I know it’s common for home stagers and real estate agents to talk about the things you should do to get ready for listing photos if you’re selling your home.
Here, though, I’m going to provide a bit of relief and talk about 5 things you don’t have to worry about before photo day.
When buyers visit homes for sale, they will absolutely open closet doors. They are looking to see how much space there is for their things, because let’s face it, storage space is a huge selling point…and we all have too much stuff! A stuffed closet tells a buyer that there isn’t enough space…even if there is! And we don’t get a second chance to make a first impression.
But for picture day, no one will be taking pictures of your closets, so if you need to, feel free to throw some stuff into your closets that you don’t necessarily want to be in pictures. Just make sure to go through all of this before your first visit.
The only exception to this rule would be a huge, exceptional walk-in closet with lovely built-ins. That would represent a significant investment on your part, an asset to the property, and that you would want to shine in pictures.
2. Storage room
Sometimes when I’m walking through a client’s home to do my research before providing my opinion on their home’s value, people will proudly show me the storage space they’ve been working on clearing out for the past 3 weekends. Other clients will hang their head in shame (no judgement from me! for sure!) when we reach this room.
The truth of the matter is, most listing photos will not include a picture of the storage room. Buyers will want to see this space when they visit, for sure, but even then it doesn’t need to be perfect. Truly. When buyers are visiting, you want it to show the space available, but it’s a storage room and buyers understand that.
Similar to the closet point, unless you’ve got an absolutely spectacular garage, chances are its interior will not be in the listing photos. So this space can often by used to house things from elsewhere in the home that you would rather not have photographed.
It can also be used to store packing boxes, which you can — get this — start packing! Yes! Buyers love to see that the sellers of a property are actually starting to get ready to move out. I can’t tell you the number of times my buyer clients have toured a home and then commented to me quietly, “How in the world are these people ever going to get everything packed and out of there?” It really has an impact on a buyer’s ability to see themselves there, which we know has an impact on whether they will make an offer or not.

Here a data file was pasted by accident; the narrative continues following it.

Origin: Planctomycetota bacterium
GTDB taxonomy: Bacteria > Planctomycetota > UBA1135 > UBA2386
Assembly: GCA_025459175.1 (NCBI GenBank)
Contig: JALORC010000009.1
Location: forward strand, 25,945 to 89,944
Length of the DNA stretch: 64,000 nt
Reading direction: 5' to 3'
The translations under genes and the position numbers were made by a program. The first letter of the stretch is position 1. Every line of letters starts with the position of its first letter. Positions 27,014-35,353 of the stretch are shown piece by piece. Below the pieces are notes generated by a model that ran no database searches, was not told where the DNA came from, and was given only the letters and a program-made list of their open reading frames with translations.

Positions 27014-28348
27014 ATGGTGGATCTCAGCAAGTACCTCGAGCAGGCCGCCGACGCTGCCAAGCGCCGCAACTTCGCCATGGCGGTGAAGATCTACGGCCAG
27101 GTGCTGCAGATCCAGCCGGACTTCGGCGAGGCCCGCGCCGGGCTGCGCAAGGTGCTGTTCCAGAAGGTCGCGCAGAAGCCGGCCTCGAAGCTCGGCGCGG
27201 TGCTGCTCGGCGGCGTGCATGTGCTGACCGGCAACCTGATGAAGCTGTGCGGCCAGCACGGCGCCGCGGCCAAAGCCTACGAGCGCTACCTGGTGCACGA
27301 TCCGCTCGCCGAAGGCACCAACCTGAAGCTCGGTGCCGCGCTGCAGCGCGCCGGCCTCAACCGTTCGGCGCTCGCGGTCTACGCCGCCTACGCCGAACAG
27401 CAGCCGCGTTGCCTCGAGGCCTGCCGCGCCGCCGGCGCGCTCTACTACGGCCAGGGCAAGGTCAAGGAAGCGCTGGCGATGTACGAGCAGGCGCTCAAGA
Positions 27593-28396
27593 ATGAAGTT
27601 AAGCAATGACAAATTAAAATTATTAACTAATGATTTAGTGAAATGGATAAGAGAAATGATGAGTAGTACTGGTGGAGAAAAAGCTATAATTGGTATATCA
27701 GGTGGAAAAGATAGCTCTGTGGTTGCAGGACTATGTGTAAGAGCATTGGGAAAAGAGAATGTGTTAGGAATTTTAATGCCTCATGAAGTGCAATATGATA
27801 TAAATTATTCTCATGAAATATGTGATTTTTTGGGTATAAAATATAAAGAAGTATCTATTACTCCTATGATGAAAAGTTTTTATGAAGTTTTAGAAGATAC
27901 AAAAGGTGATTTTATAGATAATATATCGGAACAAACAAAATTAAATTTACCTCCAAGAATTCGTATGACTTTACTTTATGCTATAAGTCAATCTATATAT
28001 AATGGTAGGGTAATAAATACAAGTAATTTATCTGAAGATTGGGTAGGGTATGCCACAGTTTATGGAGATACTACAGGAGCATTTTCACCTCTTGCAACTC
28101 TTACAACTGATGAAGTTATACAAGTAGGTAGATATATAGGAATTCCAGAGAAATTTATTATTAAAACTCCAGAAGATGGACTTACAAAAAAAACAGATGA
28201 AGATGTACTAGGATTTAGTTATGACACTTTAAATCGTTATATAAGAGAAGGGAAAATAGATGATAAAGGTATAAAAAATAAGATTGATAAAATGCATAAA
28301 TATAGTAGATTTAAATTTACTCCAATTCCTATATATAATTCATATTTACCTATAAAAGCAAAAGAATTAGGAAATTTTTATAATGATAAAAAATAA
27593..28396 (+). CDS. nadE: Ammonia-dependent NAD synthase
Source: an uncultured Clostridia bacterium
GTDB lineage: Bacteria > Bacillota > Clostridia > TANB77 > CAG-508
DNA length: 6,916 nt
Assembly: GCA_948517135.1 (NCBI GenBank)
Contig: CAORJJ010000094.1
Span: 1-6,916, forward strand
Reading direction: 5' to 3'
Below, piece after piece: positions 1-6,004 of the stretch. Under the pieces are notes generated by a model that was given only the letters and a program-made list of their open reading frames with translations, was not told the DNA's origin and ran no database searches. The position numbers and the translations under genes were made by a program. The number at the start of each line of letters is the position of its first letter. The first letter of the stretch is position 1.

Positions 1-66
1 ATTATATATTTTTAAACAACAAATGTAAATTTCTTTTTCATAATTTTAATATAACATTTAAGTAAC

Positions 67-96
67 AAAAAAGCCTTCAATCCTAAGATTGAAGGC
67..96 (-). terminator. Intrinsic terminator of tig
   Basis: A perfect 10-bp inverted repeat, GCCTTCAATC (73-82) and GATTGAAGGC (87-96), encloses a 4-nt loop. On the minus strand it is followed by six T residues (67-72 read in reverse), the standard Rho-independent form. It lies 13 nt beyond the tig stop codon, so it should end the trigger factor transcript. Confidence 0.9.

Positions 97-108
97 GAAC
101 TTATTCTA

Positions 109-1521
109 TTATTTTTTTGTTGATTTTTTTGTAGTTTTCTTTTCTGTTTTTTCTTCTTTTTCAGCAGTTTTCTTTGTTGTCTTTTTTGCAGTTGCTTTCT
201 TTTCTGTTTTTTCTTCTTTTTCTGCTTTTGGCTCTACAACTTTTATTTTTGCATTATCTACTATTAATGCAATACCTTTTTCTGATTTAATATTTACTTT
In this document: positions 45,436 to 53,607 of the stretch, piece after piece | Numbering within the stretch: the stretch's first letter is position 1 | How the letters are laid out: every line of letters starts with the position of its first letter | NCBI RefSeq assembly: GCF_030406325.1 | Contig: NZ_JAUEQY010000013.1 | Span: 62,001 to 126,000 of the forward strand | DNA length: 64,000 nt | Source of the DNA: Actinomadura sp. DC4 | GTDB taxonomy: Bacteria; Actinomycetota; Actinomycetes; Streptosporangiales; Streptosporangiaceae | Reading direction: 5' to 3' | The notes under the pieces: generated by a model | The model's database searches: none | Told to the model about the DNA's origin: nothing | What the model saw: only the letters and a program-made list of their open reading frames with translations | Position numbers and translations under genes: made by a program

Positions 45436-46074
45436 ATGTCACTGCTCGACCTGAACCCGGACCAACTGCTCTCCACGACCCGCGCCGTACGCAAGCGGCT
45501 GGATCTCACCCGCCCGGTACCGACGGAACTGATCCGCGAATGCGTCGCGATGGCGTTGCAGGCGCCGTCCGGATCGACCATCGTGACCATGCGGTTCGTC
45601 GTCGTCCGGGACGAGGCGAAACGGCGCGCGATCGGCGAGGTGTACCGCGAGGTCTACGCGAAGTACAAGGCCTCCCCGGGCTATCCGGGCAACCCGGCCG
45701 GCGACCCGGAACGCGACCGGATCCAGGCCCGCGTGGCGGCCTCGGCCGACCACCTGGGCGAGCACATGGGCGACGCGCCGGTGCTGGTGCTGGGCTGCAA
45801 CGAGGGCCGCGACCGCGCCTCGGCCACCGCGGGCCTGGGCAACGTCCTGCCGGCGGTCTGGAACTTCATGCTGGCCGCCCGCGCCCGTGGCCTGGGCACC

So if you’re wondering where in the world you’re going to start putting all of your stuff to get your house camera ready, if you don’t have time to go through it to decide what to donate, repurpose, or trash, start packing! And start piling boxes neatly in the garage.
Even when it comes time to have visits from buyers, the key factor in a garage is for a buyer to be able to see that they could park their car(s) in there. If a garage is stuffed to the ceiling and wall to wall, a buyer can’t judge whether their car will actually fit. Even if it’s not possible to park a car in there at the moment because of all of your stuff, you want a buyer to be able to envision the space for their car and to walk through the garage, even single file, to see its size.
4. Perfect cleanliness
I truly believe that cleaning your house, whether through your own sweat and tears or by hiring someone to do it for you, is the single best investment you can make in getting your home ready for the market.
That said, for picture day, don’t worry about a bit of dust on the mantel, dirty baseboards, unclean toilets (at least on the inside), or floors that haven’t been freshly mopped that day. The camera just won’t pick up on these things.
The camera might, however, pick up on toothpaste on the bathroom mirror or in the sink, giant mud prints on the floor, and really dirty windows, so pay attention to these areas, but don’t stress about the corners or the details for the photoshoot.
5. Kids’ bedrooms
If I told you that all is forgiven with children’s bedrooms, would you believe me? OK, “all” might be a bit of a stretch. But so much is forgiven by buyers when it comes to this space.
A lot of my clients stress about their kids’ rooms, feeling the battle and the task to get them shipshape is overwhelming and, frankly, very combative. For the camera, you absolutely want to have the bed made, most things off the floor, and all clothing in the hamper. But the 98 stuffed animals on the bed? Not to worry. The shelves full of their treasures? They get a pass. The walls full of their artwork? Grouping them onto one wall would be ideal, but it’s not a deal breaker. The dollhouse and Lego structures on the floor? Totally fine.
Everyone was a child at one point in their lives. And most of us remember that. 🙂 As long as the camera can photograph the room and show space via the bed, floor, window, and walls, and a buyer can see space for a bed and dresser and/or desk in there, you’re pretty much good to go.
There! 5 less things to worry about as you get your home ready for a photoshoot! Let’s face it, you’ve got plenty to do to get prepared. But not everything needs all of your attention right now.